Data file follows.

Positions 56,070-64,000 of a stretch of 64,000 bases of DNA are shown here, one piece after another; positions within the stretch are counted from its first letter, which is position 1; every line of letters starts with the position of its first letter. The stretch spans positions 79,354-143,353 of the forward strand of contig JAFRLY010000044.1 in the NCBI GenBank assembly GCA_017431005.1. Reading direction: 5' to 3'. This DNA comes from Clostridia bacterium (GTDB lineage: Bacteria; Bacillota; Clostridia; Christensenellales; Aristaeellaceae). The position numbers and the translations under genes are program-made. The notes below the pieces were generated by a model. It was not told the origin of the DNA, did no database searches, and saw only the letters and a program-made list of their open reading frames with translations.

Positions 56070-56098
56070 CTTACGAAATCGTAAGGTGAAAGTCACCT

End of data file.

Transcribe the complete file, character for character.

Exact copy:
Positions 56,070-64,000 of a stretch of 64,000 bases of DNA are shown here, one piece after another; positions within the stretch are counted from its first letter, which is position 1; every line of letters starts with the position of its first letter. The stretch spans positions 79,354-143,353 of the forward strand of contig JAFRLY010000044.1 in the NCBI GenBank assembly GCA_017431005.1. Reading direction: 5' to 3'. This DNA comes from Clostridia bacterium (GTDB lineage: Bacteria; Bacillota; Clostridia; Christensenellales; Aristaeellaceae). The position numbers and the translations under genes are program-made. The notes below the pieces were generated by a model. It was not told the origin of the DNA, did no database searches, and saw only the letters and a program-made list of their open reading frames with translations.

Positions 56070-56098
56070 CTTACGAAATCGTAAGGTGAAAGTCACCT